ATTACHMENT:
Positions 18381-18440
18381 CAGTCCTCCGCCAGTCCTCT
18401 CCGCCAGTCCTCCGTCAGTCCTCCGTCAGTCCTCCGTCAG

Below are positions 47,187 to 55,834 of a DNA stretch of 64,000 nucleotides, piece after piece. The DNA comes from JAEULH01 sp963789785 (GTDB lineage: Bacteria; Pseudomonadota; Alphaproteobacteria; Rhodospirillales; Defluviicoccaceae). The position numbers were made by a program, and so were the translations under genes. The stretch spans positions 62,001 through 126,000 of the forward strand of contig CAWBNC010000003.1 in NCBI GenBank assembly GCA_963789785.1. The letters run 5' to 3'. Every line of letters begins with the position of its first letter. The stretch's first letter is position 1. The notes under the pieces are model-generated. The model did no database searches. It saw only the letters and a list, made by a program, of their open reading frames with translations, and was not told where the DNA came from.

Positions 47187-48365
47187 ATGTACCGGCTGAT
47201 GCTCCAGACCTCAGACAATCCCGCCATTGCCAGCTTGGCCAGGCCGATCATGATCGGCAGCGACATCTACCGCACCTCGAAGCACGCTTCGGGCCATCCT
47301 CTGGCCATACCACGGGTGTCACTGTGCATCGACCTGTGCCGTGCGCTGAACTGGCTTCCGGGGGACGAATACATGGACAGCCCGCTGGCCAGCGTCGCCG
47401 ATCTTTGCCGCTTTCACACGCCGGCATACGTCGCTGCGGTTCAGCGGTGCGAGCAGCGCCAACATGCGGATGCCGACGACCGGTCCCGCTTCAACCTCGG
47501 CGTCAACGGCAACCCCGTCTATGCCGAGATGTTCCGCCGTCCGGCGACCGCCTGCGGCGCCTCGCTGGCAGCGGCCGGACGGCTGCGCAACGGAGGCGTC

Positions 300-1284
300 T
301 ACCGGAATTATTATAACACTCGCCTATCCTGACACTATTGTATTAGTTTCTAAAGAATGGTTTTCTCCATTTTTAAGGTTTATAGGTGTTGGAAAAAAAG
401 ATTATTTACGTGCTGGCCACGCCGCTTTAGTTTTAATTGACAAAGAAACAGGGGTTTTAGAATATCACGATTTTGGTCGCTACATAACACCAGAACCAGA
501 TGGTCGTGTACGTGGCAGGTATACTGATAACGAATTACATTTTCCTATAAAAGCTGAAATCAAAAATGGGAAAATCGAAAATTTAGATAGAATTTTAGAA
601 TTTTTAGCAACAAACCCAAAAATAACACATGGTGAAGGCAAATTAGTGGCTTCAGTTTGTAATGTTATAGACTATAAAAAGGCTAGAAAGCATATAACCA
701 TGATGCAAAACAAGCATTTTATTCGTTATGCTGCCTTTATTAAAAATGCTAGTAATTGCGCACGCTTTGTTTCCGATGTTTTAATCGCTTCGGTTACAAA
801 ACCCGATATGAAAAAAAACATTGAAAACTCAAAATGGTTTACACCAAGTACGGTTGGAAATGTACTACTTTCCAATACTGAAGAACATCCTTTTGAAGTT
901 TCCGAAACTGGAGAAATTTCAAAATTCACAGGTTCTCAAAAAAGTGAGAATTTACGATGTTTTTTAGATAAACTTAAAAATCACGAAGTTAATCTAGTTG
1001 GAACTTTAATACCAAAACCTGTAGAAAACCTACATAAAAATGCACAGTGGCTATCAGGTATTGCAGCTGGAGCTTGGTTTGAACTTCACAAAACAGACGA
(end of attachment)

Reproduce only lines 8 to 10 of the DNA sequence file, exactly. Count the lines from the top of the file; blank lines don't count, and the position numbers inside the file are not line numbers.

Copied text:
47301 CTGGCCATACCACGGGTGTCACTGTGCATCGACCTGTGCCGTGCGCTGAACTGGCTTCCGGGGGACGAATACATGGACAGCCCGCTGGCCAGCGTCGCCG
47401 ATCTTTGCCGCTTTCACACGCCGGCATACGTCGCTGCGGTTCAGCGGTGCGAGCAGCGCCAACATGCGGATGCCGACGACCGGTCCCGCTTCAACCTCGG
47501 CGTCAACGGCAACCCCGTCTATGCCGAGATGTTCCGCCGTCCGGCGACCGCCTGCGGCGCCTCGCTGGCAGCGGCCGGACGGCTGCGCAACGGAGGCGTC